Virtual School Meanderings

January 14, 2022

Our School Systems Think Students Are Computers. They’re Not.

An item from the folks at the Digital Learning Collaborative.

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Our School Systems Think Students Are Computers.
They’re Not.


The last post suggested that we might be a bit more straightforward and even critical about what we’re seeing in digital learning, and education more broadly, than we have been in the past.

A good starting point comes from a recent podcast titled “Our Workplaces Think We’re Computers. We’re Not.” The podcast conversation is between host Ezra Klein and guest Annie Murphy Paul, author of a new book, “The Extended Mind.” As the podcast title suggests, the conversation is mostly focused on work, not school. But the concepts apply to schools as much as to work—hence adapting the title to this blog post—and the conversation even touches on education.

Klein starts with this observation:

Something I’ve been wrestling with lately…is what I’ve come to think of as productivity paradoxes, these things that look and feel to us like work, like productivity, that the culture tells us are work and productivity but turn out to be the opposite.”

He is referring in part to communication tools like Slack, which he argues cause such disruptions in focus that they are productivity killers instead of productivity enhancers. But I was struck by the phrase “things that look and feel like work…” Change that phrase to “things that look and feel like school,” and make sure you’re viewing this concept through the lens of an average person who is at least 30 years old (because most parents of school-age students and policy influencers are). What do you get? You get a vision of education that is built on students showing up at 8am or earlier, remaining in the building for six or more hours, and listening quietly to lectures delivered by a teacher. In this vision, schools are funded based on those students showing up physically—even if they are not there mentally and emotionally. But none of this is more than tangentially related to actual learning.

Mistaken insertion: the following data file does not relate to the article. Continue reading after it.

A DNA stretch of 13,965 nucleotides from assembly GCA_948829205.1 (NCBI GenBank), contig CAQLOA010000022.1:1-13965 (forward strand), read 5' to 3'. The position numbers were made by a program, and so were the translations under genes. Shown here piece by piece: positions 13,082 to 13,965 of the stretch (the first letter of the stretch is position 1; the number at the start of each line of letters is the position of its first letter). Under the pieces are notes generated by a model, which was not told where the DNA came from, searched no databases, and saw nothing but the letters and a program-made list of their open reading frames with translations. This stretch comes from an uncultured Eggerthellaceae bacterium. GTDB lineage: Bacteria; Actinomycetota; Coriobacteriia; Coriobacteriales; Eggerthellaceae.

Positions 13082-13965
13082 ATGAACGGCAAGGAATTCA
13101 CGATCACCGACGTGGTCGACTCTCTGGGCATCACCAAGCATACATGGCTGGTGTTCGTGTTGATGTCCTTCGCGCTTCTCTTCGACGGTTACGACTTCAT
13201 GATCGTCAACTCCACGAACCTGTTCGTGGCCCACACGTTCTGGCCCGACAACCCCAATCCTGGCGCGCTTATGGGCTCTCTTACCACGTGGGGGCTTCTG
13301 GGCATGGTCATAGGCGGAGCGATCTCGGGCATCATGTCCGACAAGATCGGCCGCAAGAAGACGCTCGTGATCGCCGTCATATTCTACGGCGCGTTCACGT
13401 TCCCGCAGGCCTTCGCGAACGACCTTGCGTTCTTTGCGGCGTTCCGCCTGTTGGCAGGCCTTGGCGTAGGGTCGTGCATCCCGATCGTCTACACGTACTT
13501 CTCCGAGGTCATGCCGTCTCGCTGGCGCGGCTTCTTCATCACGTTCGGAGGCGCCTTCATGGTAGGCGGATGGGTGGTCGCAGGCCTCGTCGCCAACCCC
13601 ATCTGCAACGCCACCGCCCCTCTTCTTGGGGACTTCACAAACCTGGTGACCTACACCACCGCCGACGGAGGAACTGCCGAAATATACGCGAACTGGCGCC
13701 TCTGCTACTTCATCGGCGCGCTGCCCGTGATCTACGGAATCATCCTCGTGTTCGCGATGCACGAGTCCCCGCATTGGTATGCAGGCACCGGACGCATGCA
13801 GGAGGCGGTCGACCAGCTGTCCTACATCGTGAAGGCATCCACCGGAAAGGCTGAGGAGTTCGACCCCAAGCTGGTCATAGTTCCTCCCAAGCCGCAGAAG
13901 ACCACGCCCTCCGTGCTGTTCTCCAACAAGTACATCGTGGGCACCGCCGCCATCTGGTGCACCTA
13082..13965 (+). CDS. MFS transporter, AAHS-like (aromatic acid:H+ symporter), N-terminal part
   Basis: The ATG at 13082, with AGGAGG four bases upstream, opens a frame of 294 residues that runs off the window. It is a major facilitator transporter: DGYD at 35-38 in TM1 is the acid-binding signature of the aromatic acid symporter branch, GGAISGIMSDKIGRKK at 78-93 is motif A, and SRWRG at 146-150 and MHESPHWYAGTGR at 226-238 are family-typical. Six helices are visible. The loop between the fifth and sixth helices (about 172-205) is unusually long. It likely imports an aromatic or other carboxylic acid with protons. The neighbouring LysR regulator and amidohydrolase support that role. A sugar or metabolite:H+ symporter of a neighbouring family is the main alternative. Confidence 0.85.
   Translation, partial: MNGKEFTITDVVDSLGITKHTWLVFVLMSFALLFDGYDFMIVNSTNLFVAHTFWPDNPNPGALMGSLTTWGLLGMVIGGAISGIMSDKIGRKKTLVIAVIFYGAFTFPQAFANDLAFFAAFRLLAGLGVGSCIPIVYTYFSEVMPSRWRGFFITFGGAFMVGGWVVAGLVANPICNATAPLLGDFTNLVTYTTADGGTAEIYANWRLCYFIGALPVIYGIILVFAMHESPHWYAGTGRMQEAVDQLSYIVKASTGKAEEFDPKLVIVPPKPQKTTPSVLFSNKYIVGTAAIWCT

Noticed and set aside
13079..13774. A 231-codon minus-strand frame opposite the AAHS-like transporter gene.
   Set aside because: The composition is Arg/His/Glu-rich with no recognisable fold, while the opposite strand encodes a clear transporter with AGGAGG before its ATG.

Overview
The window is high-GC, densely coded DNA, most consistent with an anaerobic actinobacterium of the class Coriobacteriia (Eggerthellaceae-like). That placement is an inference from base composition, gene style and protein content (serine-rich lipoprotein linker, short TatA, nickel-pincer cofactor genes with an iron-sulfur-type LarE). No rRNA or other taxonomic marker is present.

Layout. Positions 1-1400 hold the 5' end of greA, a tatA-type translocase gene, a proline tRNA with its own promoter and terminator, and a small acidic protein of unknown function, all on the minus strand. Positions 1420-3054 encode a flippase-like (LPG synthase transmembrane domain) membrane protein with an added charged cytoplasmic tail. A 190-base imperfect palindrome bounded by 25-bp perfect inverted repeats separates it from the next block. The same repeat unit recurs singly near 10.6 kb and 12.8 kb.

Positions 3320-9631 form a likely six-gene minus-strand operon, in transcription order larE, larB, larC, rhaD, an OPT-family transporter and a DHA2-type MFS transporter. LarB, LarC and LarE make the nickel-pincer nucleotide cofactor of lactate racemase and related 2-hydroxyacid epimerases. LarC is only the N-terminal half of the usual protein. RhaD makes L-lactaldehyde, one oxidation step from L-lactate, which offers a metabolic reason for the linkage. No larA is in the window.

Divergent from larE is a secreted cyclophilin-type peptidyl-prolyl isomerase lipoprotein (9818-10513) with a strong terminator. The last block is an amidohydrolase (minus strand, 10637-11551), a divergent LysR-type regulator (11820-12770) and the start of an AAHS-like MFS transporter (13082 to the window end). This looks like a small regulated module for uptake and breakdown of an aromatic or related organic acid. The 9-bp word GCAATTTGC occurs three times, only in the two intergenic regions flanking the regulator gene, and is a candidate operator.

That’s certainly not a new point, although it’s a concept that still needs to be stated loudly and often. But author Annie Murphy Paul goes much further, in discussing the world of work and productivity. For example, she delves into how workers (and students) are not computers, but we treat workers like they are:

“When fed a chunk of information, a computer processes it in the same way on each occasion, whether it’s been at work for five minutes or five hours, whether it is located in a fluorescent lit office or positioned next to a sunny window, whether it’s near other computers or is the only computer in the room. This is how computers operate.

But the same doesn’t hold for human beings. The way we’re able to think about information is dramatically affected by the state we’re in when we encounter it.” (emphasis added)